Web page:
These two data sources report the average of people’s life satisfaction. The Gallup World Poll, as fourth data source, reports a significant decline of life evaluation in Italy from 2005-2007 to 2014-2016 (Helliwell et al. 2017). ISTAT, as fifth data source, confirms and updates the decline for 2017 with respect to both 2016 and 2010. For the details of the five sources see: http://ec.europa.eu/commfrontoffice/publicopinion/index.cfm/Archive/index

    http://www.worldvaluessurvey.org/wvs.jsp

    https://www.eurofound.europa.eu/surveys/european-quality-of-life-surveys

    https://www.gallup.com/services/170945/worldpoll.aspx

    https://www.istat.it/it/files//2018/12/Bes_2018.pdf

  6. 6.

    The ‘Easterlin paradox’ arose from the pioneering 1974 and 1995 Easterlin’ s articles, and it states that 'at a point in time happiness varies directly with income both among and within nations, but over time happiness does not trend upward as income continues to grow. “Happiness” is used here interchangeably with subjective well-being as a proxy for all evaluative measures of selfreported feelings of well-being, including life satisfaction [\(\cdots\)]. “Income” is a proxy for real GDP per capita, the standard unitary measure of economic growth’ (Easterlin 2017).

  7. 7.

    The most significant break of the gradient within the entire period is detected in 2007 (Wald test=60.8, p=0.0000), but the test for the break in 2005 is very similar (Wald test=58.9, p=0.0000). The most significant break of the gradient between 1973 and 2005 is detected in 1989 (as reported in the text), which is the same year as the most significant break of the gradient between 1973 and 2007.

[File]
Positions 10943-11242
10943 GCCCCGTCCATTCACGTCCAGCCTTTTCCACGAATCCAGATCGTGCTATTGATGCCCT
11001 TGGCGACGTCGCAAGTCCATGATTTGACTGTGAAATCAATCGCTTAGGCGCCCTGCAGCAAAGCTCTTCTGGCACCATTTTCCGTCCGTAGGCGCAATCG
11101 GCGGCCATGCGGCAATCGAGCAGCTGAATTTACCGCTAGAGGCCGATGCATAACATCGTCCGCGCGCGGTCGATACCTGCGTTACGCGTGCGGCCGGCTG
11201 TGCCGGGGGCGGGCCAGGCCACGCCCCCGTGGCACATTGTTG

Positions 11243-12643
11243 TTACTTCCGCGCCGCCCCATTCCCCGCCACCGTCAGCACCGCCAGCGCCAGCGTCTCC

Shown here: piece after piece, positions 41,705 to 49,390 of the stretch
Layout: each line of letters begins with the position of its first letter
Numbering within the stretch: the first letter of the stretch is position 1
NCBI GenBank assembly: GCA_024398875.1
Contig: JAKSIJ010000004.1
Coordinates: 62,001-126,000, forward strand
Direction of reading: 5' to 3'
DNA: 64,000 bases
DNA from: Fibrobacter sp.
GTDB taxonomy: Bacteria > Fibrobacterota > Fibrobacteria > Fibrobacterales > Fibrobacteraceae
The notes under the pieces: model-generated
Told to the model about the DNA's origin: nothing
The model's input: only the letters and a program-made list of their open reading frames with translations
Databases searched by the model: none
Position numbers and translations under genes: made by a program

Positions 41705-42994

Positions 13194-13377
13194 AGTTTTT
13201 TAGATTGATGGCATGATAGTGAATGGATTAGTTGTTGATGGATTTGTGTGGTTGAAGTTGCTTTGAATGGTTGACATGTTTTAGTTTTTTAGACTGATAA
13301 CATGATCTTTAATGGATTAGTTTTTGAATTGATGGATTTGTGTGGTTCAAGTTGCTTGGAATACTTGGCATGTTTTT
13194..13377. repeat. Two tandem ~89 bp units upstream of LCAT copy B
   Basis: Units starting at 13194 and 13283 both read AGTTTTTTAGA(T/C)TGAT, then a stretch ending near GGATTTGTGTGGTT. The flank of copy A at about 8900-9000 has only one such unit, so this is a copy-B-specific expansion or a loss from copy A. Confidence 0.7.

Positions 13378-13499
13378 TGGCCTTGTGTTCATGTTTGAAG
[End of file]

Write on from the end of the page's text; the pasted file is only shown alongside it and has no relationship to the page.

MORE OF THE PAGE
8. 8.

    If the gradient is estimated by using one-year lagged GDP, the structural changes are confirmed, although the coefficient in the third period has p=0.14. If GDP growth is added as a regressor in the life satisfaction equation, then it is never significant. If other macroeconomic regressors are introduced, like inflation, unemployment, etc., the few observations hamper significant results.

  9. 9.

    In the same year, the traditional parties lost the elections, many politicians were prosecuted for corruption, and two magistrates who led investigations on the mafia were killed.

  10. 10.

    The social consequences of these shocks are worsened by the increased generational inequality that began in the mid-1990s. In fact, equivalent income of older cohorts of household heads improved, while that of younger cohorts deteriorated (Berloffa and Villa 2010).

  11. 11.

    Although EVS data are available until 2009, we limited the analysis of EVS data to the period 1981-2005 because income data are not available in 2009. However, EQLS provides data for 2003, 2007, 2011 and 2016 which complement and extend EVS data.